Trump saw his victory in November 2016 as a vindication of his special powers, but many of his supporters saw it as a vindication of what they had been saying all along: The conventional wisdom about unconventional candidates was wrong. If that was true, the voters who gave up on their dreams of Herman Cain, Newt Gingrich, or Sarah Palin four years before to back Mitt Romney in search of a general election win had been duped. If Trump could get elected, anybody could get elected. Candidate vetting didn’t need to be about qualifications and personal baggage. It could instead be about litmus tests and loyalty oaths.
Trump’s endorsements so far this cycle have been mostly strategic. He has stayed out of races, like the Ohio governorship, where the chances of victory for the MAGA candidate were low, and been generous with his nods in races where candidates were facing little or no opposition. Trump made something of a risky bet for Senate in Ohio, where he gave his blessing to J.D. Vance, who had struggled in his efforts to prove his conversion to MAGA was genuine given that there is lots of evidence that his previously squishy sensibilities were sincere. That one paid off, but Trump’s pick of a wild and scandal-soaked outsider in Nebraska’s gubernatorial primary fizzled.
In Pennsylvania, Trump was sticking to his system of picking sure things and sidestepping risky bets. Trump is backing some MAGA House incumbents, but ignoring long-shot challengers to Trump-resistant members. Trump also backed the frontrunner in the governors’ race, a candidate who says that if he’s elected, he will seek to void every voter’s registration in the commonwealth, forcing everyone to re-register. So why did Trump think that a state party about to nominate a candidate such as that would be ready for an ideologically ambiguous celebrity doctor who would be the first Muslim to serve in the Senate?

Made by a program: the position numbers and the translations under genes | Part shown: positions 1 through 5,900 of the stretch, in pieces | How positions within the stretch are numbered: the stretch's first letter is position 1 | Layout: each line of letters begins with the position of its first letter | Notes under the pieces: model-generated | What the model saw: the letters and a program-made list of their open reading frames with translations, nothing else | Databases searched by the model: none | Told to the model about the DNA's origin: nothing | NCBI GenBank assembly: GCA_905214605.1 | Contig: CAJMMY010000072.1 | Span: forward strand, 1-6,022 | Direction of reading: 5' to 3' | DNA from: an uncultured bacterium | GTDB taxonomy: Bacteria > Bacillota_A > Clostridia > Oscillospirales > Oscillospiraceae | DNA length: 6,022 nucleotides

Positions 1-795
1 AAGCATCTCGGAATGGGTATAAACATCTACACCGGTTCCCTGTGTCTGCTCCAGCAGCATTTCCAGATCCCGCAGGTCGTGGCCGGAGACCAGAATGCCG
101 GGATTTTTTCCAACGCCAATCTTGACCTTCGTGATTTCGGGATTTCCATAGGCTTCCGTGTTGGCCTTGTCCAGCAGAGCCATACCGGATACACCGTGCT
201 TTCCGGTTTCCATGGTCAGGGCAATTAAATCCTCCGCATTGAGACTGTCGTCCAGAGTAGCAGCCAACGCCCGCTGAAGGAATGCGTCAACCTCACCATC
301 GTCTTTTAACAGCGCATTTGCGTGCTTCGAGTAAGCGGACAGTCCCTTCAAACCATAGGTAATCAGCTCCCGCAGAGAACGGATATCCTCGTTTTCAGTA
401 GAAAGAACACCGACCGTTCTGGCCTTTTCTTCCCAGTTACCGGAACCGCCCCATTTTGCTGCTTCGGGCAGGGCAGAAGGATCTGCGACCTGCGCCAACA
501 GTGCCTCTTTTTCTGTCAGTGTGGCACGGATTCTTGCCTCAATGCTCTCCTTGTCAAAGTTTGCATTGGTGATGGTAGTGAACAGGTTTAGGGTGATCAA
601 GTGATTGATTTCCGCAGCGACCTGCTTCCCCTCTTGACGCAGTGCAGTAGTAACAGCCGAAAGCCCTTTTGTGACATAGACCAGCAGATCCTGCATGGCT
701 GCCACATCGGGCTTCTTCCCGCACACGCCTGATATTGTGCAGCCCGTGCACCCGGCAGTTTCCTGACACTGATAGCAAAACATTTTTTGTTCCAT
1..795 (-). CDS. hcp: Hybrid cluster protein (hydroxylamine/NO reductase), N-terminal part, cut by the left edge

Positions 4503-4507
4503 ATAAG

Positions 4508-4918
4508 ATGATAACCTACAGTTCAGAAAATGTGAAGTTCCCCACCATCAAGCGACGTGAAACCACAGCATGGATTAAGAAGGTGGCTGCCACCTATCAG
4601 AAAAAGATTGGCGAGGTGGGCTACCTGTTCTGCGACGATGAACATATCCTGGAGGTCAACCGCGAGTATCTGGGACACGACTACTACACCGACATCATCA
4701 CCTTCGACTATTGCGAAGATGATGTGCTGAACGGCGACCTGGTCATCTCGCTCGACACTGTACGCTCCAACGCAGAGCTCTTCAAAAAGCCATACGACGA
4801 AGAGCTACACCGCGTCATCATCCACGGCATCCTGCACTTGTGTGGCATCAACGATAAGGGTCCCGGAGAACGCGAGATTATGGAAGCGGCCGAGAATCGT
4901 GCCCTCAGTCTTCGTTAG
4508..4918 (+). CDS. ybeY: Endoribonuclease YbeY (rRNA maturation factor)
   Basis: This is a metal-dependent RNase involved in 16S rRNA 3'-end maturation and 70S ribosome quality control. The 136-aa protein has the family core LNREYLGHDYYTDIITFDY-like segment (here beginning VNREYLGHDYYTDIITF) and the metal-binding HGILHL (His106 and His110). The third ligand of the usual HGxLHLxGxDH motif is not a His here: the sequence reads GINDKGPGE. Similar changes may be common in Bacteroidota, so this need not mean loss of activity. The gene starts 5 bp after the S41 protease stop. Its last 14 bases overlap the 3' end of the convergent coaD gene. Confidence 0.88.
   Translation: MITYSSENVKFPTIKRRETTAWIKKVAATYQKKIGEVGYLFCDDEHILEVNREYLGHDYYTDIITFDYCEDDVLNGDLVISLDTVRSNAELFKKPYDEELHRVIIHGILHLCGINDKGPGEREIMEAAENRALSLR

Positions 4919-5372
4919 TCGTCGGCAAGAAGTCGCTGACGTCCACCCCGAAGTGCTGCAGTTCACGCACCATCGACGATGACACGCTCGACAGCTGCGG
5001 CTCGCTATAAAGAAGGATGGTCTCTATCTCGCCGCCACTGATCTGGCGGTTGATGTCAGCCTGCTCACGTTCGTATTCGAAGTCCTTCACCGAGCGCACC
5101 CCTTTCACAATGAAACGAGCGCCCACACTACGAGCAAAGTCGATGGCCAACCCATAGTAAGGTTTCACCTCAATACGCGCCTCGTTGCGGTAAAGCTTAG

Probably because, as Barnette observed, Trump mistakenly thinks he’s been managing the team, not serving as its mascot. But as the most recent NBC News poll shows, attitudes in the party about Trump are shifting. While he remains mostly popular, the lowest share ever recorded of voters (34 percent) said they saw themselves as Trump supporters more than supporters of the Republican Party (58 percent) — a 17-point swing away from Trump since last spring. There are many ways to explain this, but one is that as he jumps into these primary fights, he’s pushing members of his party away.
That’s how Trump finds himself telling voters to stay away from the outsider with the wild tweets and the questionable past to support the more electable candidate the boss picked for them.
And that tells us what Trump doesn’t understand about the 2024 Republican presidential race. He wouldn’t be the unpredictable insurgent like 2016, he would be the fixed object; sort of the MAGA version of Jeb Bush. In Pennsylvania, Barnette has given us a glimpse of the kind of opposition Trump would face, and Trump has shown how badly he misunderstands his role in his party.
Chris Stirewalt is a contributing editor of The Dispatch and senior fellow at the American Enterprise Institute.